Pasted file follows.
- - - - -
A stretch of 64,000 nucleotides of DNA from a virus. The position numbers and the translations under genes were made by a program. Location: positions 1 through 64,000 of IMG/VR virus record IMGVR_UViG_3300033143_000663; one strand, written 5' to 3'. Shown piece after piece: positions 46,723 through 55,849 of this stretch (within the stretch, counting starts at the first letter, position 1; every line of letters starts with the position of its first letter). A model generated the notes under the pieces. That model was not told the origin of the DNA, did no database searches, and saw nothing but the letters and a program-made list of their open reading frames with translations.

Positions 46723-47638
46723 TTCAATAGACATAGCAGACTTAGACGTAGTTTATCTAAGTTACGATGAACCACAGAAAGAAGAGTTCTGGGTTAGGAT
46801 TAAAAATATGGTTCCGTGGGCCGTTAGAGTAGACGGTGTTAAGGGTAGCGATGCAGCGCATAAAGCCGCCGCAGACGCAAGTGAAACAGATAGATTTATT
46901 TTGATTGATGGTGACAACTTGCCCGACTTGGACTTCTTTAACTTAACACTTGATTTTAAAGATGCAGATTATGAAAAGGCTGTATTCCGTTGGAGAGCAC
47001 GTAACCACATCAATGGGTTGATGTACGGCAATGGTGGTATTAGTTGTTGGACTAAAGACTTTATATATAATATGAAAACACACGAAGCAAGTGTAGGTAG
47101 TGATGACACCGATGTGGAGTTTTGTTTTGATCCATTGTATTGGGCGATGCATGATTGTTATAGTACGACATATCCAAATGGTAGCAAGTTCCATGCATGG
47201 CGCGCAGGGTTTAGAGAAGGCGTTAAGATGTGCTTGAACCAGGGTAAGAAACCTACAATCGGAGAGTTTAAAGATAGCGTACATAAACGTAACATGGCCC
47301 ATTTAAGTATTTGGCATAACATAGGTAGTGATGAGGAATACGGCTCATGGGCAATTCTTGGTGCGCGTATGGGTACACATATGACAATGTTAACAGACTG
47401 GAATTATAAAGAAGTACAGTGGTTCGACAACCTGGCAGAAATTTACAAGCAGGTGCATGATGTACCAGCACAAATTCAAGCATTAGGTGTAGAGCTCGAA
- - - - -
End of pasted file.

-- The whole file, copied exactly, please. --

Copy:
A stretch of 64,000 nucleotides of DNA from a virus. The position numbers and the translations under genes were made by a program. Location: positions 1 through 64,000 of IMG/VR virus record IMGVR_UViG_3300033143_000663; one strand, written 5' to 3'. Shown piece after piece: positions 46,723 through 55,849 of this stretch (within the stretch, counting starts at the first letter, position 1; every line of letters starts with the position of its first letter). A model generated the notes under the pieces. That model was not told the origin of the DNA, did no database searches, and saw nothing but the letters and a program-made list of their open reading frames with translations.

Positions 46723-47638
46723 TTCAATAGACATAGCAGACTTAGACGTAGTTTATCTAAGTTACGATGAACCACAGAAAGAAGAGTTCTGGGTTAGGAT
46801 TAAAAATATGGTTCCGTGGGCCGTTAGAGTAGACGGTGTTAAGGGTAGCGATGCAGCGCATAAAGCCGCCGCAGACGCAAGTGAAACAGATAGATTTATT
46901 TTGATTGATGGTGACAACTTGCCCGACTTGGACTTCTTTAACTTAACACTTGATTTTAAAGATGCAGATTATGAAAAGGCTGTATTCCGTTGGAGAGCAC
47001 GTAACCACATCAATGGGTTGATGTACGGCAATGGTGGTATTAGTTGTTGGACTAAAGACTTTATATATAATATGAAAACACACGAAGCAAGTGTAGGTAG
47101 TGATGACACCGATGTGGAGTTTTGTTTTGATCCATTGTATTGGGCGATGCATGATTGTTATAGTACGACATATCCAAATGGTAGCAAGTTCCATGCATGG
47201 CGCGCAGGGTTTAGAGAAGGCGTTAAGATGTGCTTGAACCAGGGTAAGAAACCTACAATCGGAGAGTTTAAAGATAGCGTACATAAACGTAACATGGCCC
47301 ATTTAAGTATTTGGCATAACATAGGTAGTGATGAGGAATACGGCTCATGGGCAATTCTTGGTGCGCGTATGGGTACACATATGACAATGTTAACAGACTG
47401 GAATTATAAAGAAGTACAGTGGTTCGACAACCTGGCAGAAATTTACAAGCAGGTGCATGATGTACCAGCACAAATTCAAGCATTAGGTGTAGAGCTCGAA